National Centre for Truth and Reconciliation Welcomes News of Pope Francis Visit

ope Francis leads the Mass on Christmas Eve in St. Peter's Basilica amid the coronavirus disease (COVID-19) pandemic at the Vatican December 24, 2020. Vincenzo Pinto/?Pool via REUTERS
Pope Francis - Vincenzo Pinto/?Pool via REUTERS

WINNIPEG – The National Centre for Truth and Reconciliation (NCTR) welcomes the news that Pope Francis has accepted an invitation by the Canadian Conference of Catholic Bishops to visit Canada on a pilgrimage of healing and Reconciliation with Indigenous Peoples.

Nearly a month after the inaugural National Day for Truth and Reconciliation, the NCTR continues to see public waves of support to realize the 94 Calls to Action from the Truth and Reconciliation Commission.

In particular, Call to Action 58 calls upon the Pope to issue an apology to Survivors, their families, and communities for the Roman Catholic Church’s role in the spiritual, cultural, emotional, physical, and sexual abuse of First Nations, Inuit, and Métis children in Catholic-run residential schools.

The Catholic Church operated 65 residential schools in Canada — starting from the 1870s and lasting until authority was transferred to the federal government in 1969-70. The NCTR supports Survivors and communities who invite the Pope to visit as a guest on their traditional territories to apologize for the genocidal legacy of Catholic-run residential schools. To acknowledge this harmful history and promote healing and revitalization he must discuss restitution and if asked participate in Indigenous ceremonies, culture and Indigenous law.  The NCTR also calls on the Church to engage in Reconciliation work internally with their congregations and acknowledge the truth of residential schools continues to be told  – to this day, Survivors and their families continue to live the legacy and trauma of this system.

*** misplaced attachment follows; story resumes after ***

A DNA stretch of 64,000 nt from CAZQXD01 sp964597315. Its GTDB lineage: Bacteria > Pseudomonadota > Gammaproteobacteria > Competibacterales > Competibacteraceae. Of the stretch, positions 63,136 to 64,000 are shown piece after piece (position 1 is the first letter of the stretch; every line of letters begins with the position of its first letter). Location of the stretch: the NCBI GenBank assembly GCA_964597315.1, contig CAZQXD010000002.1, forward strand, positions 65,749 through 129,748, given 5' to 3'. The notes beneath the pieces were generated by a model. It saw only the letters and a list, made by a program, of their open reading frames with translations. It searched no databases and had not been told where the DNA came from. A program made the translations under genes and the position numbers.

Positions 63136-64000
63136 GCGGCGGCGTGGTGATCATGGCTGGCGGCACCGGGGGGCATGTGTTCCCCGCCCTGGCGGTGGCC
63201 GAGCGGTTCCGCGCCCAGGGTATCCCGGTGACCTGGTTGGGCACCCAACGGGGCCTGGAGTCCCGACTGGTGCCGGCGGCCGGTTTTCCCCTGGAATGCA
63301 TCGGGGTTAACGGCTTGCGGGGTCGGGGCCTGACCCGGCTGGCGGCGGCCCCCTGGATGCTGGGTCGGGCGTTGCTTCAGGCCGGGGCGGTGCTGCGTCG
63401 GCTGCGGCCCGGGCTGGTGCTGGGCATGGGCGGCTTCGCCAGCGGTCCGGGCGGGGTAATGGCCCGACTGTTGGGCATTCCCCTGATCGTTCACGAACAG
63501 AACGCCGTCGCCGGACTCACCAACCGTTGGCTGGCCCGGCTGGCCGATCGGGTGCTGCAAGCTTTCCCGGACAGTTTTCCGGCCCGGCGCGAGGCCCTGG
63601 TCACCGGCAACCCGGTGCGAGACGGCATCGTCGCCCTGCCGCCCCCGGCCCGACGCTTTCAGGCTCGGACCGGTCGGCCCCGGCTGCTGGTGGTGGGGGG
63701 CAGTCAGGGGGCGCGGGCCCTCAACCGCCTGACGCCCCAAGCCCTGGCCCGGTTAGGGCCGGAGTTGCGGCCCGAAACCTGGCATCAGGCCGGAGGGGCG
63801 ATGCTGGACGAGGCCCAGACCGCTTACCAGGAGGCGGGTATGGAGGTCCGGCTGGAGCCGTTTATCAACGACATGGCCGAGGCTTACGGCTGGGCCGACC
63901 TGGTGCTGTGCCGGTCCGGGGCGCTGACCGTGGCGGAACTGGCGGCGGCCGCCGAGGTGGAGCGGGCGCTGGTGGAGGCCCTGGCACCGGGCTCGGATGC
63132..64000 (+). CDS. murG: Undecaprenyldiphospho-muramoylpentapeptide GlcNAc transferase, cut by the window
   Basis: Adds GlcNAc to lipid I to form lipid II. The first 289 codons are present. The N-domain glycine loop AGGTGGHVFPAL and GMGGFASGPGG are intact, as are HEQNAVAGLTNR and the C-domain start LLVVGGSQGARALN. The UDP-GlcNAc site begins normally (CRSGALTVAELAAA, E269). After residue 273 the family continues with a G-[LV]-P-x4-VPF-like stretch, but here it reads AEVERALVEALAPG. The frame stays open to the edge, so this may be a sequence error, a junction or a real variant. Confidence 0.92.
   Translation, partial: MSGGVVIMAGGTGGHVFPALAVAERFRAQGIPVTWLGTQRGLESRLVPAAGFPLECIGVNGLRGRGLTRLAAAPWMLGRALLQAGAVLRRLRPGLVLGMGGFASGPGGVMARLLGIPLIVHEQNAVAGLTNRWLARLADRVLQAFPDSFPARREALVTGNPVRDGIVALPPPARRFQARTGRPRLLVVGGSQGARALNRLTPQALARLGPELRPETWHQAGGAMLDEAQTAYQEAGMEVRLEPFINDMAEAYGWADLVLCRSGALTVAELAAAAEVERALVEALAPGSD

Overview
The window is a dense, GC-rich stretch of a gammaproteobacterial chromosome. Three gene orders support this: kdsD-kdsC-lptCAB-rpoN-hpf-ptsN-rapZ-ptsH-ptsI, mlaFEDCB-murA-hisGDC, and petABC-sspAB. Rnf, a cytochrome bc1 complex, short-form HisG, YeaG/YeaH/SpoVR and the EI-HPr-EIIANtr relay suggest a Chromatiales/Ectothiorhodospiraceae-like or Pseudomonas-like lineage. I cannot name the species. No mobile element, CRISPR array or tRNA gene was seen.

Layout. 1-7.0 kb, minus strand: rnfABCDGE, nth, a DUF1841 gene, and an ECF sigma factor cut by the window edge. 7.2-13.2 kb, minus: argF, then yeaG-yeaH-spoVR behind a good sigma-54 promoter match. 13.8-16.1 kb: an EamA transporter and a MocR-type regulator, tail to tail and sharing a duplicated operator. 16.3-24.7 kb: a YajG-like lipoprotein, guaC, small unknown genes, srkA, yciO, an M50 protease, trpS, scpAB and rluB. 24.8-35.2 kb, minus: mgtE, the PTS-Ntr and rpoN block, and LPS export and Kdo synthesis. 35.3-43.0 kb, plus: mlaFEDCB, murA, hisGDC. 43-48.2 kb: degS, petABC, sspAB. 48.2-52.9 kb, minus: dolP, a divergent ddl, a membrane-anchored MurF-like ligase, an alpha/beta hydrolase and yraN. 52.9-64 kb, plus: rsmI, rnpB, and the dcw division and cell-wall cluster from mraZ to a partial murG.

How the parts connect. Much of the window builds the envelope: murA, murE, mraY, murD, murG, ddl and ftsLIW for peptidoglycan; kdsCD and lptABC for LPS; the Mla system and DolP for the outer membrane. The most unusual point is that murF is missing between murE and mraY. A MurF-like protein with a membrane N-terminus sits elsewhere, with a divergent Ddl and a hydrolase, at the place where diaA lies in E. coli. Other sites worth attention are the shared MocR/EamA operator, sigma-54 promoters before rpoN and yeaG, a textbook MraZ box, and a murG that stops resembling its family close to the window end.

“Apology is just a word without action. It requires action to make it meaningful to those who attended residential schools run by the Catholic Church,” said Maata Evaluardjuk-Palmer with the NCTR’s Survivor Circle. “There has to be a full investigation of the churches who ran residential schools in Canada.”

“Reconciliation starts with recognizing the past, but it doesn’t end there — It is also about forging a path forward together,” said Stephanie Scott, NCTR Executive Director. “A formal apology and restitution to the harm done to our children is key to this process. As well, continued cooperation to expedite residential school records to the NCTR is one of the first steps for the Catholic Church to take towards Reconciliation.”

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